Screenshot: YouTube

Earlier this year Ben Affleck finally achieved his dream of not playing Batman. In total, Affleck’s career as the caped crusader spanned three movies—Batman V Superman: Dawn of Justice, Suicide Squad, and Justice Leagueeach of which he seemed less happy to be present for than the last. Though general critical consensus is that Affleck did the best he could with the material provided, the entire process of being the Batman made Affleck very sad. Eventually, the burden of being Bruce Wayne may even have played a part in him getting that truly terrible tattoo.

The worst part of Affleck’s Dark Knight ennui, though? All of it could have been avoided had Ben just listened to his pal, George Clooney. In a podcast interview with The Hollywood Reporter, Clooney reflected on his own regrettable experience as Batman, and the advice he gave Affleck regarding the role while working together on Argo.

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“I actually did talk to him about it. I said, ‘Don’t do it,’” said Clooney. “It was only from my experience, which is, you know…He did great, though.”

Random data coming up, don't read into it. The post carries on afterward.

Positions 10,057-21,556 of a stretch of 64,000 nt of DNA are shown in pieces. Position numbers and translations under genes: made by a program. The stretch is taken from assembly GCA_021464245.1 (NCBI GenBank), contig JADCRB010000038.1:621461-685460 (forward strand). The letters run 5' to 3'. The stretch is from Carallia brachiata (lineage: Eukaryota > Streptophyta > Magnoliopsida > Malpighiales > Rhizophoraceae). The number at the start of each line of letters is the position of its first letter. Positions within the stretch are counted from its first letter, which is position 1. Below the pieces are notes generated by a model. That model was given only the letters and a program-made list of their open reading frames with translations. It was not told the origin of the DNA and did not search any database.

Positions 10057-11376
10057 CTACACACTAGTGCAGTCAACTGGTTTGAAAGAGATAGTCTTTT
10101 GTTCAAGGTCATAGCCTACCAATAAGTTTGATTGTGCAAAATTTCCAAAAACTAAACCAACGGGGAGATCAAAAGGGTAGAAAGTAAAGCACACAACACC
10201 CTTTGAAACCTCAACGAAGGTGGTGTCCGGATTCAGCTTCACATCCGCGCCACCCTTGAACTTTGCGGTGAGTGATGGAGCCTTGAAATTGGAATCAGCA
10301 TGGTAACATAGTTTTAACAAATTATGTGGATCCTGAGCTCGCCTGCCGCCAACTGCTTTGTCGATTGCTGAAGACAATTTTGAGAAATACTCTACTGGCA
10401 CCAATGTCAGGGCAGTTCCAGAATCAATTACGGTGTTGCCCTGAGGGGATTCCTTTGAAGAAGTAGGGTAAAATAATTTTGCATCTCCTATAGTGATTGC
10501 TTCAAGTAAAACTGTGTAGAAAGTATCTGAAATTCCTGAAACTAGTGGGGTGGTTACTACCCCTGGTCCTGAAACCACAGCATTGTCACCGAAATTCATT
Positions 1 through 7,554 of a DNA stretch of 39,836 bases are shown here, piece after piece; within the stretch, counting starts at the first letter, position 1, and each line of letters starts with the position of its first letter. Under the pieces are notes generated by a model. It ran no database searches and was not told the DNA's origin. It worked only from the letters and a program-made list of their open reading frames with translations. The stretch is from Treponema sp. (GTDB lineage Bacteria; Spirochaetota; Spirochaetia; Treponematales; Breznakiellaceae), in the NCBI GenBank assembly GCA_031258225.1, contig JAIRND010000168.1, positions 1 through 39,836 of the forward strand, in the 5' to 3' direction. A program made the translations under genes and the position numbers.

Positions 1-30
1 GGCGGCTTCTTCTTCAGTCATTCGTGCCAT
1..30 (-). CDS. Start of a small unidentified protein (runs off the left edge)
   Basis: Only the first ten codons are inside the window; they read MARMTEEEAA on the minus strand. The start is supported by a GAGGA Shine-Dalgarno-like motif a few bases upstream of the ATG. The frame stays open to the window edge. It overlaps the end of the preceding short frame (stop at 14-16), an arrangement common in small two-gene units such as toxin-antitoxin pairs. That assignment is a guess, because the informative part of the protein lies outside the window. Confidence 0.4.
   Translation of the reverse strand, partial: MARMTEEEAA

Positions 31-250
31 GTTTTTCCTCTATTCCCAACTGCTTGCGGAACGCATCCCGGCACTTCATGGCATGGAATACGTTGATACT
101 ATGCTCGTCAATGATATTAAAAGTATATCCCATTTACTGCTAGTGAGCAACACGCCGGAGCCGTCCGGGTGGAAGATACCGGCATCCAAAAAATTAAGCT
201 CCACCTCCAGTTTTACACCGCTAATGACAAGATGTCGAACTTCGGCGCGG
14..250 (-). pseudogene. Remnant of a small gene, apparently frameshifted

Clooney, you’ll recall, played Batman in Batman & Robin, a.k.a. the one where the Batsuit has nipples. That movie is most memorable for a blue Arnold Schwarzenegger delivering baffling cold puns as Mr. Freeze, but Clooney said he took most of the heat from the movie’s failure:

“Schwarzenegger was paid, I think, $25 million for that, which was like 20 times more than I was paid for it, and, you know, we never even worked together. We worked together one day. But I took all the heat. Now, fair deal; I was playing Batman and I wasn’t good in it, and it wasn’t a good film, but what I learned from that failure was, I had to rethink how I was working. Because now I wasn’t just an actor getting a role, I was being held responsible for the film itself.”

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Save for a band of weird diehards, most people put the burden of the failure of the DCEU’s Batman-adjacent films not on Affleck, but director/producer Zack Snyder. In fact, given Affleck’s late-career turn having more success as a director than as an actor, many were optimistic about what Affleck could do behind the camera for The Batman. Alas, Affleck has exited that film now, both as star and director, thereby removing the cowl for good. In all, Affleck’s time watching over Gotham was better than some and worse than others. Still, it’s hard not to imagine he wishes he hadn’t been such a dumbfuck and just listened to George Clooney.

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